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Fresh Thinking on IT Operations for 100,000 Industry Executives

The way that most organizations run and manage their IT Operations is unscientific and somewhat random. This leads to overstaffing, poor performance, uncertain customer experience and unpredictability of delivery. It is worth comparing the way that IT Operations is organized with the older, more scientific and mature manufacturing industry.

The Industrial Revolution started in England in earnest around 1780 or so with machine based manufacture of textiles but according to historian Lewis Mumford it had its origins in the early Middle Ages. He explains that the model for standardised mass production was the printing press, introduced in 1440.

The success of the Industrial Revolution had at it’s core increased labor productivity driven by repeatability and automation. The canal and railway network in England enabled these mass produced items to be rapidly and cheaply distributed throughout the country and onwards to the entire known world via England’s massive merchant navy. The market size for these mass produced artifacts grew out of all recognition and made it a virtuous cycle to continue to drive productivity and automation.

Manufacturers moved from craft workshop (blacksmith, homespun) based methods, where each component was hand crafted and fitted together (and as a result each was slightly different) towards batch flow production where each component was, of necessity, identical and interchangeable. Manufacturers made significant investments in automation to drive productivity and reduce costs.

Manufacturing has had many centuries to develop and mature processes and management techniques that deliver low cost and repeatable outcomes that are able to delight customers. There are many professional qualifications in manufacturing and production that teach the scientific approach as well as generations of experience. In contrast IT Operations is the new kid on the block and is often characterized by immature processes and management techniques, that are expensive and not repeatable. Unfortunately we in IT, too often disappoint our customers.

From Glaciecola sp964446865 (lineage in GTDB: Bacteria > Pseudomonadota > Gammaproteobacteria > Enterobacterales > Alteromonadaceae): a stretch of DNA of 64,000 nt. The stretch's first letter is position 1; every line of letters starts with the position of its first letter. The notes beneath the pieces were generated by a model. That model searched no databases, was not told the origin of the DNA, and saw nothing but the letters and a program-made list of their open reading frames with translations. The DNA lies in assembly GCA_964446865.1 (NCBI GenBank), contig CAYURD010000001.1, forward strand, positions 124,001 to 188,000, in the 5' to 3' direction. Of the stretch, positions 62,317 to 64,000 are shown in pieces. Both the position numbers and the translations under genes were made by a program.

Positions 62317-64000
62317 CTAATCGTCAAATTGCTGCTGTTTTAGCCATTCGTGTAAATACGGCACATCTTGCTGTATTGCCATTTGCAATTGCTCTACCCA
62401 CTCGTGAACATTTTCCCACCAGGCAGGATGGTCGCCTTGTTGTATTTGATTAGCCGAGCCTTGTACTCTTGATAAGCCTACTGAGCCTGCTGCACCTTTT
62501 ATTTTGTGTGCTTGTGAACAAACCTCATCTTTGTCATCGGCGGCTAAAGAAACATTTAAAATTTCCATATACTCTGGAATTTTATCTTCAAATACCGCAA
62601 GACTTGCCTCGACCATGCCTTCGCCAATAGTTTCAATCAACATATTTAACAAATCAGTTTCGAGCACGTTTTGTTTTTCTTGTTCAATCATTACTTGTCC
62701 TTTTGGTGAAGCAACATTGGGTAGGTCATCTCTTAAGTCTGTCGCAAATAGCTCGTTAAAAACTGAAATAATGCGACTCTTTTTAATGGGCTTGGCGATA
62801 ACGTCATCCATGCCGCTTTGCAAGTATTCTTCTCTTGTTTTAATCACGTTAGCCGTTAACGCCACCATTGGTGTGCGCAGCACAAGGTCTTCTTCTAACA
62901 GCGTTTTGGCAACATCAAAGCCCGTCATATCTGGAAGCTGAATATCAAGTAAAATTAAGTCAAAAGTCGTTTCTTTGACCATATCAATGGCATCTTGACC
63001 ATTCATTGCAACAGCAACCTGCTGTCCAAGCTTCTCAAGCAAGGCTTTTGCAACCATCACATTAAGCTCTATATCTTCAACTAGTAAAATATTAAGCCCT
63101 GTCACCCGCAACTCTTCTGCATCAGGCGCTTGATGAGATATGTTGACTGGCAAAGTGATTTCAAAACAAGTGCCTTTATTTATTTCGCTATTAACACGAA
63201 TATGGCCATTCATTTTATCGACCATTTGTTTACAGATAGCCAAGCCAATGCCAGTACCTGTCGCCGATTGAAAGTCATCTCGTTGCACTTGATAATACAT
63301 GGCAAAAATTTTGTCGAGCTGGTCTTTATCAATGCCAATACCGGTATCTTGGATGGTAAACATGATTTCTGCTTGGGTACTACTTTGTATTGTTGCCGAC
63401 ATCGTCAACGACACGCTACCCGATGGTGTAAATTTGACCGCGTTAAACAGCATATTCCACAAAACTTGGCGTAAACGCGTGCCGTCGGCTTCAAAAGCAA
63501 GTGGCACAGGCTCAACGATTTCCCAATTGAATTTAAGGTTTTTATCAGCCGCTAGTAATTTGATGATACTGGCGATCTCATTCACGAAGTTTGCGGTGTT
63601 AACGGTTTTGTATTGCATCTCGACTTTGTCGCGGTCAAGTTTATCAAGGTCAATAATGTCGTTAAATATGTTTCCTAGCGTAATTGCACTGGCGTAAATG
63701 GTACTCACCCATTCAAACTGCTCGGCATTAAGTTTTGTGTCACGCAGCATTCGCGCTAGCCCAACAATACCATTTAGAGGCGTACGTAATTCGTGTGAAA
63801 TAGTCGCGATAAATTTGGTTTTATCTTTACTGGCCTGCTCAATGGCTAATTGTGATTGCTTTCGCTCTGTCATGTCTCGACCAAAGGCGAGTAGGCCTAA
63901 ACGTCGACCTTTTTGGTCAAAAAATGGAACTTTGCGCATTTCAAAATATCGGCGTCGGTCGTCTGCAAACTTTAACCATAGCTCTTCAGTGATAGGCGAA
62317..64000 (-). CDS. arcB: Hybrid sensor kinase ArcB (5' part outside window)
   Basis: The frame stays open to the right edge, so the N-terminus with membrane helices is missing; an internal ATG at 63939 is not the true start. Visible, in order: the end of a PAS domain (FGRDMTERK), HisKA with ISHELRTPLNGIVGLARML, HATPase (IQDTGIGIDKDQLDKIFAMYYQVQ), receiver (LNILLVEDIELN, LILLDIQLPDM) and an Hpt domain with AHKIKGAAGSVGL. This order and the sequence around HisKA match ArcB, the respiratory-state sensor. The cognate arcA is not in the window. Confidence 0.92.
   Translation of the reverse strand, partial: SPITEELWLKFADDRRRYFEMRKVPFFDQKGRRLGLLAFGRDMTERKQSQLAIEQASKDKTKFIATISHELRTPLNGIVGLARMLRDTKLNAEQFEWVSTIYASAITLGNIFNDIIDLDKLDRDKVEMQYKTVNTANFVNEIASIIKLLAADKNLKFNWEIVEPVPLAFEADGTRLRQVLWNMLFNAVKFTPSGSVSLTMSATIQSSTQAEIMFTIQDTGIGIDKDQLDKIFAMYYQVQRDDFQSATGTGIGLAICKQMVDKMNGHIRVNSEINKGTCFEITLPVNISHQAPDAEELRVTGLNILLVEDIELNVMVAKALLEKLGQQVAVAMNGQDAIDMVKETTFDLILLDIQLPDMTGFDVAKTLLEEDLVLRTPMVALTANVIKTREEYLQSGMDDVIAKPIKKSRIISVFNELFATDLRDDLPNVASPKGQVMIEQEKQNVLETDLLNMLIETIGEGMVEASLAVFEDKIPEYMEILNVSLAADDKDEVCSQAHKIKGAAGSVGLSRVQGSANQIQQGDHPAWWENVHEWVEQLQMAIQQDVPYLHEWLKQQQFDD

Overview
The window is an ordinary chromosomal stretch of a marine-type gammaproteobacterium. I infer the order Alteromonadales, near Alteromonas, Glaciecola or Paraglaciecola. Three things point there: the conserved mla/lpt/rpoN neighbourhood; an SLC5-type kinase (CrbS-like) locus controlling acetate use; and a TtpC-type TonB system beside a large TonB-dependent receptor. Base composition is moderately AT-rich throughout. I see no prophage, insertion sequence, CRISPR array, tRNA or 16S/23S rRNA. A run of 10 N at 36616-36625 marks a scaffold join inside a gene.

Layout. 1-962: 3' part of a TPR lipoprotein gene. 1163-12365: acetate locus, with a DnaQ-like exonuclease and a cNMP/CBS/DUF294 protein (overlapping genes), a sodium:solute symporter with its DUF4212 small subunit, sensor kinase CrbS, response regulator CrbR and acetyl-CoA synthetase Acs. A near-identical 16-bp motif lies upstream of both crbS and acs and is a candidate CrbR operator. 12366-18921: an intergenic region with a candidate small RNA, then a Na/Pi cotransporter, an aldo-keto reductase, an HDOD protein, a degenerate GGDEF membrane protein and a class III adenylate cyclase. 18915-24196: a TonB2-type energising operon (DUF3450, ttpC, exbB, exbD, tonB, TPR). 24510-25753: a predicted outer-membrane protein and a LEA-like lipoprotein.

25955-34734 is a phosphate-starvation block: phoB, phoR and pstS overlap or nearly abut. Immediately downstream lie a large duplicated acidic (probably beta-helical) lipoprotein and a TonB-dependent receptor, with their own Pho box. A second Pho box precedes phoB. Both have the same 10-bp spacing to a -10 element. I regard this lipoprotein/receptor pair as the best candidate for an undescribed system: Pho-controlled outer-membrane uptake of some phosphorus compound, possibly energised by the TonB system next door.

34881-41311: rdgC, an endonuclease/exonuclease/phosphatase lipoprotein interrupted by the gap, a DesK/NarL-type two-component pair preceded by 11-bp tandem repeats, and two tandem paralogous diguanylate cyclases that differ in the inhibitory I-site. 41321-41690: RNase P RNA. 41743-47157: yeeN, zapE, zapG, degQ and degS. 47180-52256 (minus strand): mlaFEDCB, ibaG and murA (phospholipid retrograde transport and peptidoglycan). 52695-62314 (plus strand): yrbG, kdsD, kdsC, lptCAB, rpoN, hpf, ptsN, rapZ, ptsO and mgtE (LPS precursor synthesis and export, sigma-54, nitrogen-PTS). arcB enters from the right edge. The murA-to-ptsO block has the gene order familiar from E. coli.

I believe that many lessons can be learnt from our manufacturing colleagues and that we can copy their methodologies and way of working.

I would argue that most IT Operations folks are still working in craft workshop mode and that they could gain massive benefits from changing to batch flow mass production techniques. So lets look at the basics for efficient production:

  • Standardization - the rule of one
  • Standardized Processes for delivery
  • Quality management and controls
  • Automation to replace and reduce labor
  • Mass customization
  • Division of labor
  • Reduced Inventory
  • Maximizing utilization of mechanization and machinery
  • Continuous improvement

It is important to recognize that these work together to deliver value. Standardization will not be very helpful without automation and automation ineffective without standardization. Automation without quality controls just produces a mess faster. Division of labor thrives on automation and standardized processes.

Some good starts have been made with standard IT process frameworks such as IT Infrastructure Library (ITIL) that can address quality and continuous improvement, it is in pulling it all together in a meaningful and structured way that we still have much to learn from our manufacturing colleagues.

  • http://www.suseblog.com/ Scott Morris

    I think that many a seasoned developer/IT personnel already (even if only subconsciously) knows this stuff. If not, they’ll readily agree. The major roadblock to implementing such policies and procedures seems to be the C-level executives who are not so tech savvy. They understand business principles, which are not always congruent with those you describe here. It sometimes feels like it’s the business side against the IT side in a company, for that reason. If we could just get the owners of the companies to grasp these simple concepts, much of the trainwreck and disaster-zone IT situations would improve dramatically. You should put together a free course-by-email revolving around this concept. I have a few email addresses I’d like to enroll. Thanks for the insightful discussion.

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